After finishing second to Shannon Johnson at both the Edith Noblit Baker Trophy and the NEWGA Championship, Ghelfi has continued to see her level of play improve with each passing round. Today marked perhaps her best performance of the week as she finished with five birdies on the day, four on the front nine and one on the back nine.
“I was rolling putts well but every putt counted,” said Ghelfi. “Everything was stressful, so it was hard.”
After not having a chance to play a practice round, Ghelfi is becoming a quick study of the Donald Ross layout which she hopes will see her advance deep into match play over the next two days.
“I definitely am learning the course better,” said Ghelfi, who 4-over par 76 on Monday. “Course management was better, and I struggled with the woods but other than that I hit the ball pretty well. It was definitely better than yesterday.”
Claire Sheldon Continues to Roll Towards Saturday’s Nuptials
Life could not get much better for Claire Sheldon, who was one of the first competitors off the course on Tuesday following her 8-and-6 victory over Alia Godek of Agawam Hunt Club.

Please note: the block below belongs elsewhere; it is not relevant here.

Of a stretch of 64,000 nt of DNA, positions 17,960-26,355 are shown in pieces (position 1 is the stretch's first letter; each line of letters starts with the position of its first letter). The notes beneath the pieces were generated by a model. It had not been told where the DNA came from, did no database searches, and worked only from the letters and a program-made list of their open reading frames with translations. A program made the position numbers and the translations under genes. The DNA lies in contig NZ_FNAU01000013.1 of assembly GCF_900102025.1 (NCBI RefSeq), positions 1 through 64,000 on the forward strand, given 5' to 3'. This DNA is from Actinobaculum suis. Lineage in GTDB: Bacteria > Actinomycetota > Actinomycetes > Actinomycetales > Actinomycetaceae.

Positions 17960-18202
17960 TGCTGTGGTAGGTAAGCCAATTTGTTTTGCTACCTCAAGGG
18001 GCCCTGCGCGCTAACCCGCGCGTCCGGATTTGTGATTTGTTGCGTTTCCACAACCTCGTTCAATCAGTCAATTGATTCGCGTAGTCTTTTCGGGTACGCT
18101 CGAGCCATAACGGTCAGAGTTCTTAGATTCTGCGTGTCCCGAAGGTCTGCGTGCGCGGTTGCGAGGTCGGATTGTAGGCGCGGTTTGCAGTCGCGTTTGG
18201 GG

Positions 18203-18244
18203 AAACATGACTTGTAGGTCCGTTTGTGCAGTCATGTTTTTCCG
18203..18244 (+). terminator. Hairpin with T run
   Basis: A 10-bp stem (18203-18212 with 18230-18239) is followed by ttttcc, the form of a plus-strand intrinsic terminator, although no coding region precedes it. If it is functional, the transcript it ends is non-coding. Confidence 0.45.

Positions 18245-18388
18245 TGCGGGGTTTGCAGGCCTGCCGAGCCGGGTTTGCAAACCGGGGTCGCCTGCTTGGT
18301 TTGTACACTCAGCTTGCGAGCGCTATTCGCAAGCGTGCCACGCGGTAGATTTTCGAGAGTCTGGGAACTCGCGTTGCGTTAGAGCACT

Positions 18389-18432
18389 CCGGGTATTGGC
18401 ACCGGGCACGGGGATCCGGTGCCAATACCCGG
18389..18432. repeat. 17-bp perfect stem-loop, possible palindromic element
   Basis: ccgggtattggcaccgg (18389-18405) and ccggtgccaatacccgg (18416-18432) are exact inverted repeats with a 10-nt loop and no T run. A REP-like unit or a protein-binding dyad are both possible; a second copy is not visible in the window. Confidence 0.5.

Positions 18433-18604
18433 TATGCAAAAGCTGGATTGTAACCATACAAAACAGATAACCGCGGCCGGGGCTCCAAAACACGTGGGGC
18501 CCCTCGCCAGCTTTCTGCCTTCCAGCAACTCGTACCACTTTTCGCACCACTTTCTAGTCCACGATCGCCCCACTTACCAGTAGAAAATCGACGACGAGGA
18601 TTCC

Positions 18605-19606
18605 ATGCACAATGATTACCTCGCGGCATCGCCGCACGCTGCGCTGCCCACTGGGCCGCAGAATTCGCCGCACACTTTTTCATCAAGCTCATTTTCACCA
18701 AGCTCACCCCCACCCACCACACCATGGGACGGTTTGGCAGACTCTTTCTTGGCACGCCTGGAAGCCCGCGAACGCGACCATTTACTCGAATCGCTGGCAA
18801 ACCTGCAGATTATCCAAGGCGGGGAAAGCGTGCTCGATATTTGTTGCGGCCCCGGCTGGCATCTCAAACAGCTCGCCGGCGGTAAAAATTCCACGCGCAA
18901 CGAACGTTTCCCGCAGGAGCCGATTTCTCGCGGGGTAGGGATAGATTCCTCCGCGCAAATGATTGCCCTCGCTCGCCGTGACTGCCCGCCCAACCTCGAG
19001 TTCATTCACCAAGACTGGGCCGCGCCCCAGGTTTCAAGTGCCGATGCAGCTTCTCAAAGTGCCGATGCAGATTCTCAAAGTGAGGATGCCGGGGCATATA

Sheldon, who is scheduled to be married on Saturday before she moves to Australia on Monday, made three birdies and six pars to play the George Wright GC front nine at 3-under 33.
“Life is good, and I am just relaxed and having fun,” said Sheldon. “Good things are happening, and I am just going to try and stay out of my own way.”
Sheldon closed out the match on the 12th hole with a par to defeat Godek, who was making her first ever appearance in the Championship Flight match play. Godek was one of six competitors who finished at 14-over par 86 and had to face off in a six-for-four playoff for the final Championship Flight spots on Monday afternoon. Godek claimed the 31st seed overall.
Sheldon, who won this event in 2007 and 2012 and advanced to the semifinals one year ago, will now face Gabrielle Shieh of Nashawtuc CC in the round of 16. Shieh was a victor over two-time champion Tracy Welch of Winchester. Welch won this event in 1998 and 2006.